Common sense says, leave now. But common sense is no match for American Manifest Destiny, and has never figured into Washington's Iraq adventure. For the purpose of predicting what the U.S. will do in 2007, we consult a dead Chinese thinker by the name of Mao, one of whose many sayings went: "All the reputedly powerful reactionaries are merely paper tigers. The reason is that they are divorced from the people."
Certainly, the Americans are "divorced" from the 60 percent of Iraqis who want them dead. However, American armaments are anything but paper and, if Vietnamese (U.S. carpet bombing) and Iraqi (U.S. levels Fallujah) history is any guide, the American military may lash out like a cornered beast before leaving the scene. Maddened by their failure to defeat the Sunni-based resistance, the Americans now toy with the idea of cleansing "anti-American" Shi'ite cleric Sayyed Muqtada al-Sadr's forces from Baghdad's Sadr City slum -- home to two million people – with the help of the Dawa and Sciri Shi'ite militias. In other words, U.S. strategists would impose a Shi'ite vs. Shi'ite civil war on top of a Shi'ite vs. Sunni civil war! (Not to mention the low-level Kurdish vs. Arab civil war on the periphery of supposedly "pro-American" Kurdistan, in northern Iraq.)
The American tiger may be insane, but Iraqi Shi'ite Grand Ayatollah Ali Husaini Sistani is not. On Christmas weekend Sistani vetoed American proposals to isolate co-religionist al-Sadr. It was Ayatollah Sistani who ushered in one-man, one-vote elections, against U.S. wishes, by threatening to bring a million Shi’ites into the streets, early in the occupation. He also brokered a cease-fire in al-Sadr’s series of revolts against the Americans. More than two years ago, the British commander in southern Iraq declared that, if Sistani told him to get out of the country, he'd have no choice but to leave.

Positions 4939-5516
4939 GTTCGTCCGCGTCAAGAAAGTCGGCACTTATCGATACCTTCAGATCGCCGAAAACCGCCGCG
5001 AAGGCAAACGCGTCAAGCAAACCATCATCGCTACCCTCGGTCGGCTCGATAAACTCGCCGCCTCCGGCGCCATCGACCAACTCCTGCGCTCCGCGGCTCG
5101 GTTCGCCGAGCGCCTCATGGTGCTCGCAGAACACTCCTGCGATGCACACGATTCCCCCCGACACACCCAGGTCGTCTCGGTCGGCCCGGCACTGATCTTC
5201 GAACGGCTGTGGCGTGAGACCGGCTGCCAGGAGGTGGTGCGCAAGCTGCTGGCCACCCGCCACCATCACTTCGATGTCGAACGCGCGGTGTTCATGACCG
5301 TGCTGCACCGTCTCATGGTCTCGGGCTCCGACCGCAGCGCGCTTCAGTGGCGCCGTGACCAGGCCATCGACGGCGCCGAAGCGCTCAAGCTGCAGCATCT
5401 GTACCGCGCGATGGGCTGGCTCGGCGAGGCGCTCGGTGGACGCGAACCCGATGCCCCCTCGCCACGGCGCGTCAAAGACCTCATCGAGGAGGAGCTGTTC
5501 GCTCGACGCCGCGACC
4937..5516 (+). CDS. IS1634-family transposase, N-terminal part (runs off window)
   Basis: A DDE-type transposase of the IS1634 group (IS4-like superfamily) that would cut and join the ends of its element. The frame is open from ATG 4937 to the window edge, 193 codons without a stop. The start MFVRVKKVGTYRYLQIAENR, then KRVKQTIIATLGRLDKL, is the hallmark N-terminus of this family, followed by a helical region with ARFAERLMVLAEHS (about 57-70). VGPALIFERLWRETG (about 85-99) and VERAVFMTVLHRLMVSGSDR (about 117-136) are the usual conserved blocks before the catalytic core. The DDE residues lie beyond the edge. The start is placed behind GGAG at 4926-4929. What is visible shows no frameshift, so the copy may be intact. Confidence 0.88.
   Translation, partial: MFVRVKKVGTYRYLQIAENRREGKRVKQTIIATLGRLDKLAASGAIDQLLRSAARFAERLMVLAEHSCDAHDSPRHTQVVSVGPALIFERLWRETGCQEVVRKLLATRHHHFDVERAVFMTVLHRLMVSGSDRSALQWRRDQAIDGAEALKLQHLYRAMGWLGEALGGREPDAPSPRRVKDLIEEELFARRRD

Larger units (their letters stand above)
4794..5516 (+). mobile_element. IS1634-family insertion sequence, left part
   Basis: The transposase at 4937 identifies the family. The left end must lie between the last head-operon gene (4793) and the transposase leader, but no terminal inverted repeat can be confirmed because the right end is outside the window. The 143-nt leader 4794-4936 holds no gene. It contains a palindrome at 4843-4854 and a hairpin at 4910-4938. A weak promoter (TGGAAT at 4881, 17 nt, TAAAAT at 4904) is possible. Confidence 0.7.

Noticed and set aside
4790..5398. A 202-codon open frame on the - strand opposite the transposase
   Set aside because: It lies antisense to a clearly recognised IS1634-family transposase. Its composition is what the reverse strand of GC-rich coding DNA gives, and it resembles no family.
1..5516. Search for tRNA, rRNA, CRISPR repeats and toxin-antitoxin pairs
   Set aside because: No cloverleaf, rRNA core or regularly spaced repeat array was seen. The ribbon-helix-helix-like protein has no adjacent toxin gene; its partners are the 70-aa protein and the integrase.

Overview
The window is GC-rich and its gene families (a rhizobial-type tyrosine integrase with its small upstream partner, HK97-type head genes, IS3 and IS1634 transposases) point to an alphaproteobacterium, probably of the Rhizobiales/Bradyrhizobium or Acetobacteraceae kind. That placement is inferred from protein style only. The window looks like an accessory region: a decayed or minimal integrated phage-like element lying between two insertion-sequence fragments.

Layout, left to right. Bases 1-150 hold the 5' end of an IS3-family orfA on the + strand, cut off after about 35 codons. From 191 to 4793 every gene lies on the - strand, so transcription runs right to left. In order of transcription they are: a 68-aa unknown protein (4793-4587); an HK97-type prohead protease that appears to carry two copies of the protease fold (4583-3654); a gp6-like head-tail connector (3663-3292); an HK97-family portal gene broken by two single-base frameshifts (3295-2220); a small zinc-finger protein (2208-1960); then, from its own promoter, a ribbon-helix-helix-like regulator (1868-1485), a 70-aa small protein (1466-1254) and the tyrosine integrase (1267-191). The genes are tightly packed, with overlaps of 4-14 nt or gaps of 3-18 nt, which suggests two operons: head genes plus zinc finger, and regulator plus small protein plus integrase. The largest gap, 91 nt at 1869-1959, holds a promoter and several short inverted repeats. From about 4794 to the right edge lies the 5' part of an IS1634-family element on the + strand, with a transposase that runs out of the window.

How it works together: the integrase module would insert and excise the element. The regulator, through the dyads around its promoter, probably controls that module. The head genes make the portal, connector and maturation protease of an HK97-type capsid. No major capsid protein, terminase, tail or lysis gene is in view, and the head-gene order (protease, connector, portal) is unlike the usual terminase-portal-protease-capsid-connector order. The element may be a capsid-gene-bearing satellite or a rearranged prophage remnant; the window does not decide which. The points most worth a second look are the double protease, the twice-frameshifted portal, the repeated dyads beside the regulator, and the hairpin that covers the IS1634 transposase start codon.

Only Sistani can save American face -- what is left of it -- by ordering the U.S. out of Iraq. I predict that’s what will happen, sometime in 2007 -- and sooner rather than later.
However, we are not practitioners of mad tiger psychiatry, and therefore cannot predict what the crazed Bush men will do when told the game is up. Like the rest of the world, we shudder to contemplate the depths of imperial delusions -- the demons that burst forth with murderous fury when a superpower is confronted with defeat.